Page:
What is the dissolution of Parliament?

Last updated at 06:23
Houses of ParliamentGetty Images

When a general election is announced, lots of people talk about the dissolution of Parliament.

Parliament was dissolved just after midnight on Wednesday 6 November 2019 ahead of the next election on Thursday 12 December.

So, what does it mean?

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What is it?

The dissolution of Parliament happens when there's a general election in the UK.

This is when adult voters in the country will vote for who they want to represent their local area in the House of Commons in Parliament. This person is called an MP.

So before every general election, the current Parliament must come to an end - a bit like the end of term! - when all the MPs leave their jobs, ready for the public to choose who will get the job next.

This is called the dissolution of Parliament, as Parliament is dissolved.

Prime Minister Theresa MayEuropean Photopress Agency
This picture shows Prime Minister Theresa May announcing that she wanted to hold a general election on 8 June 2017
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When does it happen?

By law, Parliament is dissolved 25 working days before a general election takes place.

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What does it mean?

From the moment Parliament is dissolved, MPs are no longer MPs. They become members of the public again.

All the official business that usually takes place in the House of Commons comes to an end.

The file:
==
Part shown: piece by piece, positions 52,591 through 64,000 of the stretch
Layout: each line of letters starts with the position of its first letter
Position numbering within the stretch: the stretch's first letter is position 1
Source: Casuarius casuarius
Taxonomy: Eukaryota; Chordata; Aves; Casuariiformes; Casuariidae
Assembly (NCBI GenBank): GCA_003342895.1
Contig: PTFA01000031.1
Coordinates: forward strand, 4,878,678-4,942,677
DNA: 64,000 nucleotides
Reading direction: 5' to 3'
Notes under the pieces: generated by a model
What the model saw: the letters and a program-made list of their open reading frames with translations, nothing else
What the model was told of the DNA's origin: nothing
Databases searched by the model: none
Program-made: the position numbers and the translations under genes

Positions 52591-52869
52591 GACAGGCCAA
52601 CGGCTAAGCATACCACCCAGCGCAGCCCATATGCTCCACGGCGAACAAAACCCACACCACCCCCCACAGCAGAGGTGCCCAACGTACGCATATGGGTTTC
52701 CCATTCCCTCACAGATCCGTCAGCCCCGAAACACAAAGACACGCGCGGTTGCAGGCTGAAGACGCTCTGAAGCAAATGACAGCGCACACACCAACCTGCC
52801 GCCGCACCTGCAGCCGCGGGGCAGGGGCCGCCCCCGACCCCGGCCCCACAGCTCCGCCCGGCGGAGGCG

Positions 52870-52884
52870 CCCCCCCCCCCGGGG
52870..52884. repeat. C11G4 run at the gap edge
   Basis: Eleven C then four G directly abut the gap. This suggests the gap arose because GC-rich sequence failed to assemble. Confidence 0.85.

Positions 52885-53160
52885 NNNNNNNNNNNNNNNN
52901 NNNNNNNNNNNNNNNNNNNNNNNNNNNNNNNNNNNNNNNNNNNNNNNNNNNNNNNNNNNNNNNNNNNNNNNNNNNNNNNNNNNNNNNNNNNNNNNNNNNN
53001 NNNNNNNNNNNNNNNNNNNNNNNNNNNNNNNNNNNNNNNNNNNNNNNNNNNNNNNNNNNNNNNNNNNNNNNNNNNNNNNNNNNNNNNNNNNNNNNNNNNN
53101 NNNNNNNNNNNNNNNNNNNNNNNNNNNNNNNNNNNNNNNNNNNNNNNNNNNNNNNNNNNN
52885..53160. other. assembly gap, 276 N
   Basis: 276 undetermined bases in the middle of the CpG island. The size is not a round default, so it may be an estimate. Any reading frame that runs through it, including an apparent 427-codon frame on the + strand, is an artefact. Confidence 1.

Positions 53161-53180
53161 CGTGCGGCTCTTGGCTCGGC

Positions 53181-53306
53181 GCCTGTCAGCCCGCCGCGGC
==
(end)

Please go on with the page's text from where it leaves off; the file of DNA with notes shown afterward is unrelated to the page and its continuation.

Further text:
Everyone now looks ahead to the general election, when the people who will make up the new Parliament will be chosen.

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Who's in charge when it happens?

Of course, the country still needs someone to be in charge and run the country right up until the election happens.

So the Prime Minister and their team of government ministers stay in their jobs until then.

The difference is that the ministers can no longer use the letters "MP" at the end of their name, because nobody is an MP any more.

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And then what happens?

Once Parliament has been dissolved, the Prime Minister goes to Buckingham Palace to meet with the Queen to mark the dissolution of Parliament and to inform the Queen that a general election campaign is beginning.

Buckingham PalaceGetty Images
The Prime Minister visits Buckingham Palace to meet with the Queen once Parliament is dissolved

Even though the people who were MPs in Parliament will no longer have their jobs as MPs, they will have another very important job to do. They're certainly not having a rest until the general election!

If they want to be an MP again, they have between now and the general election to convince the public to let them have the job again! They will need adults to vote for them so they can represent them again in Parliament.

Jeremy Corbyn campaigningEuropean Photopress Agency
This picture shows the leader of the Labour Party, Jeremy Corbyn, campaigning with one of his party's MPs to convince people to vote for him again

Candidates will be busy campaigning in the area of the country that they want to represent to persuade people that they are the best person for the job!

We have to wait until the results of the election to know who will be in the next Parliament.